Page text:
By Hugh Sykes
BBC News, Baghdad
Violence, and fear of violence, are corroding educational standards in Iraq.
There is danger everywhere (Pictures: Hugh Sykes)
Even the planning expert at the Ministry of Education, Nabil al Mira, admitted to me that he keeps his 15-year-old son at home after bomb attacks in Baghdad.
He only lets him go back to school when the city has been quiet for two days.
So his son has been at home a lot.
Getting to school or university is a daily struggle.
Students and teachers are frequently delayed by bomb attacks, or by traffic jams near checkpoints.
Ten-year-old Ali dreams of a "City of Peace"
At a primary school, 10-year-old Ali tells me: "I want Baghdad to be Dar-es-Salaam as it used to be." Dar-es-Salaam - City of Peace - is an old name for the Iraqi capital.
In the English department at Baghdad University, linguistics teacher Shatha al Jeidi sniffs and struggles to hold back tears.
"From the moment I get out of my house, I think of inevitable death, at any moment... that I may not see my family again and they fear the same," she said.
She says her students have to endure this too - so how, she wonders, can they concentrate on their studies and do well?
Students sit the same exams on different days depending on when they can get to campus. They have to be trusted not to reveal the questions to their friends.
Primary school children remain positive despite the difficulties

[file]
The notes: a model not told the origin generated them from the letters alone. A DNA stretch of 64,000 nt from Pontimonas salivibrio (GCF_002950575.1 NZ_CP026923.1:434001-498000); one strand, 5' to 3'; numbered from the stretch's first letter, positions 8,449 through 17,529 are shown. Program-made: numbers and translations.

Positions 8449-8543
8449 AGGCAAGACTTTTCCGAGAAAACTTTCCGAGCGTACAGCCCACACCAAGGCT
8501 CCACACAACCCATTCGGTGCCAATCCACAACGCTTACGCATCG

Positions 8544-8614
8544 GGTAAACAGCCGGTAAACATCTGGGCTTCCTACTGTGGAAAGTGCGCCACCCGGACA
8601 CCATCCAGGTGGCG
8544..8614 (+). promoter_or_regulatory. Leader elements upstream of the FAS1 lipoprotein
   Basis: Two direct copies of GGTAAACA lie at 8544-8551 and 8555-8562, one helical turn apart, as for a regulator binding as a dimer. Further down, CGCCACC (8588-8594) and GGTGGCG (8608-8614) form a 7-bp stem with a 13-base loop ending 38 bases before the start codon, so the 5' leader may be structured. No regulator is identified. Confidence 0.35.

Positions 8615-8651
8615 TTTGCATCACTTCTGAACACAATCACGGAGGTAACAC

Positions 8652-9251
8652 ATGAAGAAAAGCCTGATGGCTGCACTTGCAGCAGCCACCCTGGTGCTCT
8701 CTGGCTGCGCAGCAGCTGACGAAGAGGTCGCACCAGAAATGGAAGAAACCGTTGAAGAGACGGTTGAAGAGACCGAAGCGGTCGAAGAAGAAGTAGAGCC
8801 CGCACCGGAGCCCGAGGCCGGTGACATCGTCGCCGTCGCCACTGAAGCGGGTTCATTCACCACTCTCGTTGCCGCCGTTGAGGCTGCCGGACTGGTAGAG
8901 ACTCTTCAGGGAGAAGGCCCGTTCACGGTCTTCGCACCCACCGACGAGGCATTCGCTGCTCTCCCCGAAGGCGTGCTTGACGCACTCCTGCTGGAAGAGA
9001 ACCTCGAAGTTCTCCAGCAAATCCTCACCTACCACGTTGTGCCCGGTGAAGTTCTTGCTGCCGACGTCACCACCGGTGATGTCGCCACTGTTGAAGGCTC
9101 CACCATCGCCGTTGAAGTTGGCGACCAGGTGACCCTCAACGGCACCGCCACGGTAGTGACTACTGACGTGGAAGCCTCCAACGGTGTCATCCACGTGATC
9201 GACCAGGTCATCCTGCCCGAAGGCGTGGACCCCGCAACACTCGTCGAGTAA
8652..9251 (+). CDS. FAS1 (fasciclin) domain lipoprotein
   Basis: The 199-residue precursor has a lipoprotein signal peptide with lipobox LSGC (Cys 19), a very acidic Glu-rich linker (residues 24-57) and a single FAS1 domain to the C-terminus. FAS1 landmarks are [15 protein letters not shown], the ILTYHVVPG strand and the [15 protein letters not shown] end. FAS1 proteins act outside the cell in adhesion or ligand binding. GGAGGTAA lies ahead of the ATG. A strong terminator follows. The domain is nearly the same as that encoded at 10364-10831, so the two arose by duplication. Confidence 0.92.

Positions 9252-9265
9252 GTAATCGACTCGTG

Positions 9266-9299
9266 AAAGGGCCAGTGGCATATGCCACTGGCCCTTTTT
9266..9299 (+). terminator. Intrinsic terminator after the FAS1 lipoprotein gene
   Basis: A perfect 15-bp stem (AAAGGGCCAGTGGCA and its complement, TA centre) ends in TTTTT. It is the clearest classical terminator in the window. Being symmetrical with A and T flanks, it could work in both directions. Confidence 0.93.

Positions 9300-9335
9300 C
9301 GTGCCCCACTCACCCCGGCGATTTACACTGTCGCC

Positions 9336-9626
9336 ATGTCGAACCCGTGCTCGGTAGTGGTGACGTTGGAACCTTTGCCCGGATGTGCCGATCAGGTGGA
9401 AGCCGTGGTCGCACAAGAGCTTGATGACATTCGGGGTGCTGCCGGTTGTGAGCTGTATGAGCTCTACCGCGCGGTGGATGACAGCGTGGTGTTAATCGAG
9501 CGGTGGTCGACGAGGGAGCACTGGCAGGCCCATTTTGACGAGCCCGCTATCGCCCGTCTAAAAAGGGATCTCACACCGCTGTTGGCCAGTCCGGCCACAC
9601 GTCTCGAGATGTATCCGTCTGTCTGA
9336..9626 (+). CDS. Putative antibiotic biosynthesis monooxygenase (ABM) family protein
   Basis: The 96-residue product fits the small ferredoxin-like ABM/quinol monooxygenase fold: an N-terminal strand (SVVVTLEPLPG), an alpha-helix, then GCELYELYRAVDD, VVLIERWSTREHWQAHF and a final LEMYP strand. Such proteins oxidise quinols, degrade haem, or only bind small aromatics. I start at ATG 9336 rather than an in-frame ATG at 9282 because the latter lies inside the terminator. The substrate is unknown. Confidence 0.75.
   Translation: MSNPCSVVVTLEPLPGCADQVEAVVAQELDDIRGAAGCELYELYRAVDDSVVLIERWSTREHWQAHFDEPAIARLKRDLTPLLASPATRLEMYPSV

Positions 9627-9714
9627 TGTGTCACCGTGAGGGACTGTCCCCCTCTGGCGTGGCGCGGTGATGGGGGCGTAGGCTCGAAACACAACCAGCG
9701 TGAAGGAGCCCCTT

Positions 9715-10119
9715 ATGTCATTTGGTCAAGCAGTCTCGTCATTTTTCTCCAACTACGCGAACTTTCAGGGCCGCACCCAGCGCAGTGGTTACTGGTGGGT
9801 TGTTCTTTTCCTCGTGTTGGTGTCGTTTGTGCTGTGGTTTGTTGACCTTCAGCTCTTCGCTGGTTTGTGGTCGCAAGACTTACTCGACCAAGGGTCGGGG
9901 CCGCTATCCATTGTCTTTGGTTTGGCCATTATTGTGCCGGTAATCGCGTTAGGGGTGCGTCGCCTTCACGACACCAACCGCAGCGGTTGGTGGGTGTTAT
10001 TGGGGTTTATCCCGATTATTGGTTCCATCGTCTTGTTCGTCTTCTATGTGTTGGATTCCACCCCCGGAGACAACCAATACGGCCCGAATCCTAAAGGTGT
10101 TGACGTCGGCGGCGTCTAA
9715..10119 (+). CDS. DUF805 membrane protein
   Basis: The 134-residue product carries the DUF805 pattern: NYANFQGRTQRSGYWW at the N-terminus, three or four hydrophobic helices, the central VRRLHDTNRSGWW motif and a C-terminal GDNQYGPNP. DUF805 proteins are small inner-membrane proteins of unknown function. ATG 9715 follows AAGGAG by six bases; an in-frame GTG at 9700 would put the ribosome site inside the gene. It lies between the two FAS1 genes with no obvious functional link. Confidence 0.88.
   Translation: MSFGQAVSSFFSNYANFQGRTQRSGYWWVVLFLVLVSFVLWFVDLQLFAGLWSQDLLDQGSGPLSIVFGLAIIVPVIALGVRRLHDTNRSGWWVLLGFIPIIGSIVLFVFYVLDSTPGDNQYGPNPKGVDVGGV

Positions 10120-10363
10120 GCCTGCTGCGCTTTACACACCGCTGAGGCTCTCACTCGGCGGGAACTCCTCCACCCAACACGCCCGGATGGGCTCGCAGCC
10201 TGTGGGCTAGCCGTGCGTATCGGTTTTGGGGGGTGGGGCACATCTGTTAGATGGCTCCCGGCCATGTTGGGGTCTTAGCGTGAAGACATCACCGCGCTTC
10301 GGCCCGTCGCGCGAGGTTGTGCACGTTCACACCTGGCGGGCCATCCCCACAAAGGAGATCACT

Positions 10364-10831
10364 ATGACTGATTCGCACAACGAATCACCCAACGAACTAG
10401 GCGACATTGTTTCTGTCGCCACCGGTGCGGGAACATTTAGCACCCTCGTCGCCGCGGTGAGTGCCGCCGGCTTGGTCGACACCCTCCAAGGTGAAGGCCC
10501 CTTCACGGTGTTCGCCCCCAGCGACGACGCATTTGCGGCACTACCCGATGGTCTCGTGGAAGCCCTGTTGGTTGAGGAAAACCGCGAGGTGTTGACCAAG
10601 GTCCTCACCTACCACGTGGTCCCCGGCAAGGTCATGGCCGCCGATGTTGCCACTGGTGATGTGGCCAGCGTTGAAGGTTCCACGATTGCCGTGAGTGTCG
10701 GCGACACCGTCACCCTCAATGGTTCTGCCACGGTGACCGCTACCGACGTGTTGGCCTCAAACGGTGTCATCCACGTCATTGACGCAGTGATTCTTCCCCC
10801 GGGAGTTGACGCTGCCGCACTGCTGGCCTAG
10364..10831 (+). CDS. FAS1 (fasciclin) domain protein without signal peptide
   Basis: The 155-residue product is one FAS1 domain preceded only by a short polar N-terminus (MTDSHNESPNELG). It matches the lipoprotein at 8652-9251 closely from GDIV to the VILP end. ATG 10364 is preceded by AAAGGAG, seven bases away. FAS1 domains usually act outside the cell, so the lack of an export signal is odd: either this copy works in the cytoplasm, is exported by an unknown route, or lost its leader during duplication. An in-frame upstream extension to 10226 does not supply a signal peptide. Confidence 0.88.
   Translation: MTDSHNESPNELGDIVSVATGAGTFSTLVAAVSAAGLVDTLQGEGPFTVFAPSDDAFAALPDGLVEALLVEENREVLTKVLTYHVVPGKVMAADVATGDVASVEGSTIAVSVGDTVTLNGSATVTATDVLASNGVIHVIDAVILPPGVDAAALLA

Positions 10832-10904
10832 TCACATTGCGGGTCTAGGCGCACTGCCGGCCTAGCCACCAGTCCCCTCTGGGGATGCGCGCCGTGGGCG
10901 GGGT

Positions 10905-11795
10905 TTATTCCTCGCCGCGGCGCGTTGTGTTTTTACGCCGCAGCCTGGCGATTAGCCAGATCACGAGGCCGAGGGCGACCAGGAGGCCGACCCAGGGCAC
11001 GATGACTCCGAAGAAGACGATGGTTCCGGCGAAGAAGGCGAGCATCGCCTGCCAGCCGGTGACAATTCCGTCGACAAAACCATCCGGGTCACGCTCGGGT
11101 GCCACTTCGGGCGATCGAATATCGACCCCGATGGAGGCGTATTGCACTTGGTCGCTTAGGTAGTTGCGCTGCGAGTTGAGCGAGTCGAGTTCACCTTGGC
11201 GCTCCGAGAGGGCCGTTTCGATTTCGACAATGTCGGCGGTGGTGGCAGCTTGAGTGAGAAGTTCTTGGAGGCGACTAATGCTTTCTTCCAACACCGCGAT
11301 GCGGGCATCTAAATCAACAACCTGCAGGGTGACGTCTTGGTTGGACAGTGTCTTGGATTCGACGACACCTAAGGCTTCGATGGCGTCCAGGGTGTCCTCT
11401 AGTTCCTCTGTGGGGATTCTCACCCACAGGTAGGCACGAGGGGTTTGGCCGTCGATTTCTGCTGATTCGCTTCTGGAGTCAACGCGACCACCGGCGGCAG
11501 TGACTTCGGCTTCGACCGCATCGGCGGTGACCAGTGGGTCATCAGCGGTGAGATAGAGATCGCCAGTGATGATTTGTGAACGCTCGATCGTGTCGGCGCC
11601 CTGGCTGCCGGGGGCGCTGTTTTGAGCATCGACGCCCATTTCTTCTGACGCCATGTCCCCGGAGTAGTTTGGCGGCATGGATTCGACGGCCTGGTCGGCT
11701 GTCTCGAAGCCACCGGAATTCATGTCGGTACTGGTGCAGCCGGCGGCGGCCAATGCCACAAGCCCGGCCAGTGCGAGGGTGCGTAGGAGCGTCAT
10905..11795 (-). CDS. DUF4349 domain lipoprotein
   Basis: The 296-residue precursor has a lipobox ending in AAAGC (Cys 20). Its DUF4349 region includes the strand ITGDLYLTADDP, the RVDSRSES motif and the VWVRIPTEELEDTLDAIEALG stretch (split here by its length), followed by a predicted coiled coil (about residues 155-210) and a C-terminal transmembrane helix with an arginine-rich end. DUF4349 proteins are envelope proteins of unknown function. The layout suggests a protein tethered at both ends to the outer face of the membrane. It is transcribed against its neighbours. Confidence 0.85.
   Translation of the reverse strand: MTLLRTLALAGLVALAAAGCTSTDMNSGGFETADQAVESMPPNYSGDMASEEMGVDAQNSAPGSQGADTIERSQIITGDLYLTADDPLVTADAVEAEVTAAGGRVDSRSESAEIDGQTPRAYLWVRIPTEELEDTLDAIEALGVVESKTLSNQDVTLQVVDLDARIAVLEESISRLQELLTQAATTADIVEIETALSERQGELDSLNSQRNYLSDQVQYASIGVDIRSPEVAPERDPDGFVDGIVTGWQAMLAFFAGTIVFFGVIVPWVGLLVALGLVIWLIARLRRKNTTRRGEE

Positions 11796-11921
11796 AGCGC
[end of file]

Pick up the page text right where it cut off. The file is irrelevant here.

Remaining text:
On a bookshelf, there are four photographs of colleagues who have been killed. One shows a smiling middle-aged man with gold-rimmed spectacles and a moustache. This was Rafi.
Rafi, an English-language lecturer, received a warning one day not to give low marks. He ignored the warning and continued to apply the usual standards to students' exam papers.
Rafi was shot dead getting into his car to go to work at the university.
Two other lecturers have received death threats.
One found a bullet on her desk with her name written on it.
The scene at Baghdad University is deceptively calm
Another came to work one morning to find a message scrawled on her office wall: "Warning - you risk the same fate as Rafi."
Students have been threatened too. A 19-year-old told me a man approached her near her home, and said women shouldn't study, and that she would be killed if she carried on going to college.
She is still going to college.